Question #7f43b

1 Answer
Oct 6, 2015

Answer:

#"CH"_3"Cl"# is being formed.

Explanation:

You know that the equilibrium constant, #K_p#, for this reaction is #1.6 * 10^4# at #"1500 K"#, but you don't know how in which direction will the reaction proceed for those specific partial pressures.

To find out, you need to determine the reaction quotient, #Q_p#, which will tell you how the current partial pressures of the species that take part in the reaction compare with the equilibrium partial pressures.

In other words, the reaction quotient tells you what reaction is favored at these specific partial pressures in order for the equilibrium to be established.

The equilibrium reaction looks like this

#"CH"_text(4(g]) + "Cl"_text(2(g]) rightleftharpoons "CH"_3"Cl"_text((g]) + "HCl"_text((g])#

By definition, the equilibrium constant is equal to

#K_p = ((P_(HCl)) * (P_(CH_3Cl)))/((P_(CH_4)) * (P_(Cl_2)))#

The expression for #K_p# uses the equilibrium partial pressures of the gases.

The reaction quotient, on the other hand, uses the partial pressures of the gases at a specific moment #i#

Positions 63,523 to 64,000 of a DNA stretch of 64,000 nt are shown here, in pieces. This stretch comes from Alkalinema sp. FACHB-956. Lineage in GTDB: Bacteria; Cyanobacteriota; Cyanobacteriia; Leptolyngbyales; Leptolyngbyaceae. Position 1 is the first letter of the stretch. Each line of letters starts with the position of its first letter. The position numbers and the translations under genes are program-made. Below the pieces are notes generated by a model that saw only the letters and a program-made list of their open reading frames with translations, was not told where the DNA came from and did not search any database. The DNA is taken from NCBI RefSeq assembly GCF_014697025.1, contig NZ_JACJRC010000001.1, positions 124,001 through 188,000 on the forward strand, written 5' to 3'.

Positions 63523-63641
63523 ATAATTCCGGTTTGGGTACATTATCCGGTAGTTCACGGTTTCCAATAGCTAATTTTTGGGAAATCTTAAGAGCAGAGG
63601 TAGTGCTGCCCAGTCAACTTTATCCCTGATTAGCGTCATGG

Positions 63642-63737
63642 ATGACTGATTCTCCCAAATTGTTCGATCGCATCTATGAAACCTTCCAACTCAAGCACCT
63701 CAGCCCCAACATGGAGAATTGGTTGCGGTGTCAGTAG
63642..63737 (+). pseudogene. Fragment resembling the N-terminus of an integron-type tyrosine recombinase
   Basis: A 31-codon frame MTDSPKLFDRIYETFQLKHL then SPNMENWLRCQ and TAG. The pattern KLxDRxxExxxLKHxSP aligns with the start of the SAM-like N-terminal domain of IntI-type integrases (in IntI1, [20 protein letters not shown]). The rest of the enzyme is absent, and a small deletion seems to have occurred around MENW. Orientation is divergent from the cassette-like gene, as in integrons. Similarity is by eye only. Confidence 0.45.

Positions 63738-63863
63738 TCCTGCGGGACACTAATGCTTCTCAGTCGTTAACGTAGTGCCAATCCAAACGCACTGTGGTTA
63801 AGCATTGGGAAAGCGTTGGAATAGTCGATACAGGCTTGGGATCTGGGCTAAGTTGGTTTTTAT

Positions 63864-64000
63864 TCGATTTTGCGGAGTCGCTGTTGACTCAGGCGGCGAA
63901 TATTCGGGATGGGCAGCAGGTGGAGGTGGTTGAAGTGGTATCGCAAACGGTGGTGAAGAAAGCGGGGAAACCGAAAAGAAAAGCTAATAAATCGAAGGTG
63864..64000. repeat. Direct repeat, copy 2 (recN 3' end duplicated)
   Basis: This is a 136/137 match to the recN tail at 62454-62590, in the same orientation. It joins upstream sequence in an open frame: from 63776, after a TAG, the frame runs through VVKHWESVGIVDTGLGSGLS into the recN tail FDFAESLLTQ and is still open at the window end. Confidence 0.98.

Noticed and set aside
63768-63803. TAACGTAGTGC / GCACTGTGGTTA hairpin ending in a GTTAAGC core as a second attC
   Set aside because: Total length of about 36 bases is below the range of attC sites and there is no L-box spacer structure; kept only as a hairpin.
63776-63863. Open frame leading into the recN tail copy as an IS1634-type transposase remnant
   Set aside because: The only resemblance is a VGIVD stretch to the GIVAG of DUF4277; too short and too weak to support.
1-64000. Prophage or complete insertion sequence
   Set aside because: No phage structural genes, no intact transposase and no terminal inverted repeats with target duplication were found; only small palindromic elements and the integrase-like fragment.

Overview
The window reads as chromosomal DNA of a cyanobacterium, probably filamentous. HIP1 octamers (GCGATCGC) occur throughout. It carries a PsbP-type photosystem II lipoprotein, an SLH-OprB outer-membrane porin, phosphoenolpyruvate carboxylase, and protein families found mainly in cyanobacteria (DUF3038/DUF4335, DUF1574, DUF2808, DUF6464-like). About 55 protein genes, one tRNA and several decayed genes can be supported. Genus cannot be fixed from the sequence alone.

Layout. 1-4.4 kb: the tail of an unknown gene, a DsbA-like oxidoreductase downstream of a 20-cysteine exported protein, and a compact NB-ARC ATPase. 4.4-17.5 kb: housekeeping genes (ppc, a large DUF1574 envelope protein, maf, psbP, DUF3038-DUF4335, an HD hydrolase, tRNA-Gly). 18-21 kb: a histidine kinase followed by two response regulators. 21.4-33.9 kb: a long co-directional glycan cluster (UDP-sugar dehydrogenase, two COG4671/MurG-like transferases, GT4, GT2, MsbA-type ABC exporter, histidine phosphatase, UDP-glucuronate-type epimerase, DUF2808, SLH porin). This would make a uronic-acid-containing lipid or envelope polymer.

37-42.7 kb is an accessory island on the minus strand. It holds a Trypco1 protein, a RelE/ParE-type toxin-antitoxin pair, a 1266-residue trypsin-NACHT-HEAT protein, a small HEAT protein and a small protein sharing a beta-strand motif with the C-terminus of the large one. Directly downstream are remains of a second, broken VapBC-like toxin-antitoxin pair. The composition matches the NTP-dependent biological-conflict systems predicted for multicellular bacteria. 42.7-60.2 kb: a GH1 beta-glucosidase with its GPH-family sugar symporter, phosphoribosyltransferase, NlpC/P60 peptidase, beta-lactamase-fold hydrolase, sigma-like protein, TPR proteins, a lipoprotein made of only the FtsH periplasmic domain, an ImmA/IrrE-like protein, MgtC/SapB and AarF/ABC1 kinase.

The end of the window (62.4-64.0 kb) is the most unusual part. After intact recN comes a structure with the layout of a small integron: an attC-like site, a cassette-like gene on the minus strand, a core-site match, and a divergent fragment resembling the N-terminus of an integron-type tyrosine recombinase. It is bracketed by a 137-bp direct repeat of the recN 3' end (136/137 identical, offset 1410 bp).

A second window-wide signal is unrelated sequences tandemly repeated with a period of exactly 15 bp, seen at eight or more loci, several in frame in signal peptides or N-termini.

#Q_p = ((P_(HCl))_i * (P_(CH_3Cl))_i)/( (P_text(CH_4))_i * (P_(Cl_2))_i)#

Plug in you values and solve for #Q_p#

#Q_p = (( 0.47color(red)(cancel(color(black)("atm")))) * (0.24color(red)(cancel(color(black)("atm")))))/( (0.13color(red)(cancel(color(black)("atm")))) * (0.035color(red)(cancel(color(black)("atm"))))) = 24.8#

This tells you that the reaction is not at equilibrium.

How does #Q_p# compare with #K_p#?

It's clear that #Q_p < K_p#, which implies that you have too much of the reactants and not enough of the products. In other words, the pressure of the reactants is too high and the pressure of the products is too low.

To reach equilibrium, the forward reaction will be favored, meaning that the equilibrium will shift to the right.

If this is the case, then #"CH"_4# will be consumed and #"CH"_3"Cl"# will be formed.